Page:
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The pandemic relief challenge ahead: Ending it

President Joe Biden at the State Department on

President Joe Biden at the State Department on Thursday. How and when to phase out COVID-19 relief programs is one of the most difficult policy problems the Biden administration will have to solve. Credit: AP/Evan Vucci

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How and when to phase out COVID-19 relief programs is one of the most difficult policy problems that the Biden administration will have to solve. Eventually the virus will be vanquished, and the U.S. government won’t be able to keep large swathes of its economy on life support forever. Each relief program presents its own challenges in a phase-out.

The simplest will be the quasi-universal checks. That’s because they’re really just a series of ad-hoc spending measures, limited by income to a part of the population. President Joe Biden is already having trouble with his push for $1,400 checks, so expect this to be the last round unless the pandemic comes roaring back. Down the road, maybe memories of the relief checks will increase support for policies like universal basic income, but for now this is a program that will phase itself out — though possibly too soon.

Pandemic unemployment benefits are another matter. Once COVID-19 is under control, the bulked-up payments — which Biden would keep at $400 a week per person through the end of September — will need to be phased out. As long as everyone knows that the benefits are only temporary, the payouts won’t discourage many people from working, since retaining a job is better than collecting checks for a few months and then still being unemployed after benefits expire. But if people think the extra money will be extended indefinitely, some might drop out of the labor force. So there has to be a clearly broadcast sunset to the program.

One good indicator of when it's safe to phase out the program will be the number of customers returning to eat at restaurants, tracked by the reservations website OpenTable. This data currently shows how depressed the economy still is.

When the restaurant scene begins to revive, it’s time to start phasing out the pandemic unemployment bonus. Normal unemployment benefits will suffice for a normal recession, and eligibility can be extended if the economy fails to bounce back rapidly.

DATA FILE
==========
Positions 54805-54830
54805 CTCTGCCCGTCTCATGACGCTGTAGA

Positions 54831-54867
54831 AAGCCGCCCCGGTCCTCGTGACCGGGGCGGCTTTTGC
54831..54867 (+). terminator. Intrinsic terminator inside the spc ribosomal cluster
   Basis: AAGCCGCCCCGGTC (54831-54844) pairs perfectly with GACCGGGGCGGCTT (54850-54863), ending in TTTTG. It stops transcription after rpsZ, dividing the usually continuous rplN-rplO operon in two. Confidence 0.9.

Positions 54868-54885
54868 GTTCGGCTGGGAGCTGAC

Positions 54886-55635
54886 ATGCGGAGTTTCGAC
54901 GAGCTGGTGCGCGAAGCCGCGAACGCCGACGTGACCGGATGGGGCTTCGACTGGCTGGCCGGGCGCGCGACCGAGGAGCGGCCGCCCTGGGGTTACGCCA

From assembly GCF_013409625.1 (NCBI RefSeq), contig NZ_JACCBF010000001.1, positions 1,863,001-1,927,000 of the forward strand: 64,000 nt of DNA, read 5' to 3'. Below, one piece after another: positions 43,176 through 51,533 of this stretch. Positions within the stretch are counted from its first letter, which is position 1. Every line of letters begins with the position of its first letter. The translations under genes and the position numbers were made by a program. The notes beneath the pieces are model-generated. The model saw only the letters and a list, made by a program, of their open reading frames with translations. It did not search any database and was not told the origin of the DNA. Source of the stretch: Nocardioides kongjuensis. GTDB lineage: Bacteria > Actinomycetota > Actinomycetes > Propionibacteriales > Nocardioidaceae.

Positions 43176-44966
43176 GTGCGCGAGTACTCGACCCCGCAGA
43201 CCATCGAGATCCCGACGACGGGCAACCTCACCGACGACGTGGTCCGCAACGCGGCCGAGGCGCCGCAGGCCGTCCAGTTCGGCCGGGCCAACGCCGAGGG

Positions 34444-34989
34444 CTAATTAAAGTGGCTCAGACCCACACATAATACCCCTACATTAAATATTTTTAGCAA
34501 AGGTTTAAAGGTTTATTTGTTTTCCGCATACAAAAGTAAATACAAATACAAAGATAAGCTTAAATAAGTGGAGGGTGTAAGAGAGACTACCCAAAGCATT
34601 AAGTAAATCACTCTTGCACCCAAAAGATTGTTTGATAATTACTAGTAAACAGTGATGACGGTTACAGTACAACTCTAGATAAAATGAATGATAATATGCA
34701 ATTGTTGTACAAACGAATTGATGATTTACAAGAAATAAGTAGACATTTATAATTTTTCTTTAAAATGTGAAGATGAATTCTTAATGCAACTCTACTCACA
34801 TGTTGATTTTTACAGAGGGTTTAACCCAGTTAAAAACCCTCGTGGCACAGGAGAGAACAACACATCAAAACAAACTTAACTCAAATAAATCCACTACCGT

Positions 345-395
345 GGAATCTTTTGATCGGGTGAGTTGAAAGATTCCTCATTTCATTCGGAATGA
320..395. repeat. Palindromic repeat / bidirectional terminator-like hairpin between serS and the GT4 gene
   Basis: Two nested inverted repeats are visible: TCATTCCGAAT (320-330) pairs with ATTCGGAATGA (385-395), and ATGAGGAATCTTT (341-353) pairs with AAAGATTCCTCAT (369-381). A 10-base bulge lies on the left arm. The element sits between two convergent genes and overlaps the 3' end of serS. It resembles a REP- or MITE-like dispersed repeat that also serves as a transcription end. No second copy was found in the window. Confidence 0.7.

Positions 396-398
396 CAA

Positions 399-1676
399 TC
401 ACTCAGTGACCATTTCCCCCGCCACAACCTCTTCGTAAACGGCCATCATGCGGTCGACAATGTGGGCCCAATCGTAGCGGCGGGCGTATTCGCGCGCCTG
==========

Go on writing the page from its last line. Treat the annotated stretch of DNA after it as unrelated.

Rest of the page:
Government support for businesses — which has already shrunk, and which features less prominently in Biden’s plan than in previous bills — will also need a carefully considered phase-out. Though some pandemic-stricken businesses will bounce back, others will never be viable again, and we shouldn't waste money trying to keep them alive. Perhaps people will decide they're perfectly happy staying at home to watch movies on Netflix and Amazon Prime, leaving movie theaters to wither away. In that case, companies like AMC Entertainment Holdings Inc. will probably have to be wound down. Or perhaps commercial property developers will be thinned out if the shift to remote work turns out to be permanent.

If nonviable businesses that fall victim to long-term demand shifts are sustained with cheap loans, it could lead the U.S. to repeat Japan’s experience with "zombie" companies in the 1990s. In that country, steady flows of below-market bank loans kept a bunch of doomed businesses on life support, sucking resources away from healthier businesses. The U.S. economy can’t afford that loss of dynamism, so business-support programs should be wound down at about the same rate as the unemployment premium. Don’t worry — new businesses will spring up to replace the ones that die.

That leaves the thorniest issue of all: Evictions. So far, a long-predicted wave of evictions has been held at bay by a patchy system of federal and state moratoriums. Biden’s plan would extend these through the end of September, delaying the inevitable reckoning.

In fact, a surprising number of Americans have been able to keep paying their rent through the pandemic, thanks to the government’s generous relief bills.

But even a couple percentage points of decrease represents millions of Americans who haven’t been paying rent — either because they were unable to, or because they chose to delay rent payments in the hope of a negotiated reduction after the pandemic. And a far bigger total number of households may have missed one or two payments over the last year.

Some taxpayers will inevitably balk at the idea of some renters’ getting a pass on paying back rent. After all, that might reward a few people who could have paid but chose not to! But logistically, there’s just no feasible way for the government to figure out whether people missed rent because they were unable to pay, or unwilling. So in the interests of not kicking millions of Americans into the street, we’re going to have to encourage landlords to negotiate settlements with their tenants.

The easiest way to do this is with a financial incentive. Landlords who negotiate partial reductions in back rent should get at least some of that reimbursed by the government. After all, landlords are taxpayers, too, and though landlording is and should be an inherently risky endeavor, some partial bailout as part of an incentive program for negotiated settlements would smooth out this looming upheaval.

All of these relief programs were important in helping sustain our economy and our population through the dark days of the pandemic. As we finally begin to contemplate life without COVID-19, we should also be planning for the end of these programs with a thoughtful, orderly wind-down.

Noah Smith wrote this piece for Bloomberg.

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